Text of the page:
Government sets deadline for Commonwealth e-invoicing

The Prime Minister and Treasurer have announced a $A3.6 million push to make electronic invoicing mandatory for all Australia's Commonwealth agencies by July 1, 2022. They also plan to consult on options for mandatory adoption of e-invoicing by businesses.

The announcement is included in an $A800 million Digital Business Plan that was revealed this week.

“The Governments’ Digital Business plan is targeted at building on this digital transformation of Australian businesses to drive productivity and income growth and create jobs,” the Treasurer said.

Like Singapore and New Zealand, Australia is following the Peppol e-invoicing standard to allow invoice exchange directly between different accounting systems via approved access points.

The specifics of how the $A3.6 million is being distributed have not been revealed. The Singapore Government provided subsidies to businesses to offset their costs in connecting to Peppol Access Points.  Costs for business to engage in Peppol e-invoicing vary based on volumes, file formats and connection protocols.

While federal government agencies must adopt e-invoicing by July 1 2020, the announcement does not indicate whether it will be mandatory for all invoices to be submitted via Peppol from that date or traditional invoicing will co-exist.

Lee Bourke, CEO of FileBound Australia can’t see a time in the short or medium term where PEPPOL is mandated for all Commonwealth Government suppliers.

“It certainly makes sense for the larger volume suppliers and we expect it to become a key requirement in large government supply Tenders.  We are already seeing that in our New Zealand partner network,” said Bourke.

“We welcome this initiative.  An initiative like this can provide some significant benefits to organisations but little of that gets realised if it does not get some critical mass.  The timing is a little optimistic however without a little time pressure a lot of the departments and their suppliers could be slow to move. 

“We continue to invest heavily into building PEPPOL capability having formed relationships with a number of PEPPOL access point providers in Australia and in New Zealand. Some of these providers are larger companies with PEPPOL credibility, both locally to ANZ and Internationally as they are leading PEPPOL access point providers in Europe.  Some are local technology companies adding PEPPOL processing capabilities to their current software businesses.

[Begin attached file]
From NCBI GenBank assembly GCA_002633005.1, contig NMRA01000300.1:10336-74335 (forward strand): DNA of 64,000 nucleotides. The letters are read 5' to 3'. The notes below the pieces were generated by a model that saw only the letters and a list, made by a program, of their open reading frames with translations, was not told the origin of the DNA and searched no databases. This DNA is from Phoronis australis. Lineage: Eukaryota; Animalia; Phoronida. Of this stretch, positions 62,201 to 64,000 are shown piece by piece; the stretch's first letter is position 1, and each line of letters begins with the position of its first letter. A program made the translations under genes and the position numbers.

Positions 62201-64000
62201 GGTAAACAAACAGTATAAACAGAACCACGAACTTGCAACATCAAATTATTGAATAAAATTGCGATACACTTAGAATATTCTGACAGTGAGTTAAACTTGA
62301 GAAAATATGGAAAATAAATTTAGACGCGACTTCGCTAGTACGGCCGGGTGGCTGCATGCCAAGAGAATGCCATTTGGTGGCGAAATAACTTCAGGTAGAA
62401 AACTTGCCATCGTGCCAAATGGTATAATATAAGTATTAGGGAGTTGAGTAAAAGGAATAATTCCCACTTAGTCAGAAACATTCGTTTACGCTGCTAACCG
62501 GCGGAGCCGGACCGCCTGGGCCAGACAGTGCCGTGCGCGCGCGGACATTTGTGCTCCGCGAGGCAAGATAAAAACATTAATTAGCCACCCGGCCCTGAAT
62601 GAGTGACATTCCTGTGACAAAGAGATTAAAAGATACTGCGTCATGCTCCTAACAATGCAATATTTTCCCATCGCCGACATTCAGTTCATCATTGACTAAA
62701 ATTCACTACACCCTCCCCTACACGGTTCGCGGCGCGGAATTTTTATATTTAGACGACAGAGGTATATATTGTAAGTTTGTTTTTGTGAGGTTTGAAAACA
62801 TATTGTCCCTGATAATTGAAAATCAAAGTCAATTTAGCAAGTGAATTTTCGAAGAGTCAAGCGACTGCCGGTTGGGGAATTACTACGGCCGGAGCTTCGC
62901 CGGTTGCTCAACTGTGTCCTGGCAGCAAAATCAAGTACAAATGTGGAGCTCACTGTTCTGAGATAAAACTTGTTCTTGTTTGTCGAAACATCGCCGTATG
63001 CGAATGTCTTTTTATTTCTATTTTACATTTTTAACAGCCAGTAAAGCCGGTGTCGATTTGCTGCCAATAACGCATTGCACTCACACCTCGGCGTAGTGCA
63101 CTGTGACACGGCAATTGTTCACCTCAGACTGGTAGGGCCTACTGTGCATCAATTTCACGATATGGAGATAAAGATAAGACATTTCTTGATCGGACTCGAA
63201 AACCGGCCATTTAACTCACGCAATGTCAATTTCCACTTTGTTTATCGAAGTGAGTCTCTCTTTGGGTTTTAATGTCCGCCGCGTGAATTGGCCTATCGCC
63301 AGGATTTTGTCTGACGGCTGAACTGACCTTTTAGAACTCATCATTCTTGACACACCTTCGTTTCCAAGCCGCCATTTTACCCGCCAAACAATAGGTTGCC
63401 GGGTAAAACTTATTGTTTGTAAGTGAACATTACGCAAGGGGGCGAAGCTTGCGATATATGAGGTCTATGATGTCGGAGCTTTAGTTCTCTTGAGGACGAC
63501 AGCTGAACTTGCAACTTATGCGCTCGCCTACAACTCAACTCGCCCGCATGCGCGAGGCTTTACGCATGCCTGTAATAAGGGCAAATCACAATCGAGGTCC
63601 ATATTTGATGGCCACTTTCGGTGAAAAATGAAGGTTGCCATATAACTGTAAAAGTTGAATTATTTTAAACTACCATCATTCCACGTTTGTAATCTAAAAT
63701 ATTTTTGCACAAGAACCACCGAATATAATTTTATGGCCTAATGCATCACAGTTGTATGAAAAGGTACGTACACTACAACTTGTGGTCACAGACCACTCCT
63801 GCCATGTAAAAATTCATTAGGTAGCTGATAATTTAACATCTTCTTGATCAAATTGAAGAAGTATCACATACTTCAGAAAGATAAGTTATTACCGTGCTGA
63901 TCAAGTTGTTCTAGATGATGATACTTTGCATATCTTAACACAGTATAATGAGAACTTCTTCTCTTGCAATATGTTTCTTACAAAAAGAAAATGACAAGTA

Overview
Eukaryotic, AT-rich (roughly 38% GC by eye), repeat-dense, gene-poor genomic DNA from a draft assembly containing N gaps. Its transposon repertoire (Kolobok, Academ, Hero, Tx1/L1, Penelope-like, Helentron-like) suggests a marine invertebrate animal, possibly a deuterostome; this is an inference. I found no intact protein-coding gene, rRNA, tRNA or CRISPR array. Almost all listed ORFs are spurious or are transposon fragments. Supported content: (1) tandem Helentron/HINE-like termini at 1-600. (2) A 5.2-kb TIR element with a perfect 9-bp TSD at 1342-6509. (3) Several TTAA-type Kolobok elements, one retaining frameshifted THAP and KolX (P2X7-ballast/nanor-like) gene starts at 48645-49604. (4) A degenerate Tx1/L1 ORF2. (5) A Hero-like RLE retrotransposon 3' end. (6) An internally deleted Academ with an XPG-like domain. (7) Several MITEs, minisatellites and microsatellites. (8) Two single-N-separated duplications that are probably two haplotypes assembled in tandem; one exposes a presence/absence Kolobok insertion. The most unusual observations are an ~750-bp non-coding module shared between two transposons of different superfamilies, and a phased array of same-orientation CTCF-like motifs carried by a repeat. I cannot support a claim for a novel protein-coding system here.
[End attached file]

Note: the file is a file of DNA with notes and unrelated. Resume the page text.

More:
“We have now mastered the technology having developed a capability to transact in the PEPPOL network.  We have also built out FileBound to facilitate a work process approval mechanism for invoices before sending or paying.  In that case we are able to present the PEPPOL e-invoice like a traditional invoice so end users have the best user experience.  They can then do all of the normal tasks they would do with an invoice and when ready we take the invoice data and integrate it into the right place whether that be into an ERP or into the PEPPOL network.

“We are now educating our partner organisations so that we can start enabling their customers and prospects to achieve their PEPPOL targets. The announcement has already triggered activity in this space with the phones starting to ring with organisations looking to understand and seek to exploit the opportunity,” said Bourke.

Esker Australia has been an early participant in the development of the PEPPOL e-invoicing initiative in Australia.

CEO Christophe DuMonet said, "We are pleased to see the new mandate from the Australian Government to drive the adoption of e-invoicing in Australia. As a leader in Accounts Payable automation solutions, we are excited to confirm that all users of Esker AP solutions are PEPPOL ready. Digital transformation in Australia is about to accelerate with e-invoicing. Our dedicated local team is ready to leverage our global experience in Europe, LATAM and Asia to service the needs of Australian organisations.”

George Harb, regional vice president APAC, business ecosystems at OpenText, believes the deadline poses a significant challenge to deliver in under two years.

Businesses must not only ensure they have the technology in place by 2022, but also the necessary e-invoicing skills onboard and ensure e-invoice compliance.

“There's a recognition that faster payment of invoices is a driver for change. So organizations with a desire to have five day payment turnarounds and have that cashflow coming back into the business will help them to make that decision to cross the chasm and, and adopt an e-invoicing solution,” said Harb.

“With this announcement, government departments will probably accelerate their discussions and their decisions around which access point to use. There are there are more than a dozen access points in the Australian market today.

“So, I think that's the first step, and I think it will accelerate but ultimately how quickly they will move within the next six, 12 or 24 months I think is yet to be seen.

“All of the mainstream accounting platforms cater for Peppol. It is all about APIs and ensuring that the data formats coming out of the various platforms into the access points meet the Peppol standards. You would hope that it will work from day one.

“One of the challenges we do see with the adoption of five day payments is for enterprises or even government departments how does it change their behaviour towards cash management? Do they see this as being something that will put a strain on it or do they need to adopt new ways of working to ensure cash management and achieve the five day turnaround for payments or whatever the period that is agreed with the supplier?

“Also, unless you're a pure government-only supply, you must be dealing with enterprises or businesses, which aren't adopting Peppol,” said Harb.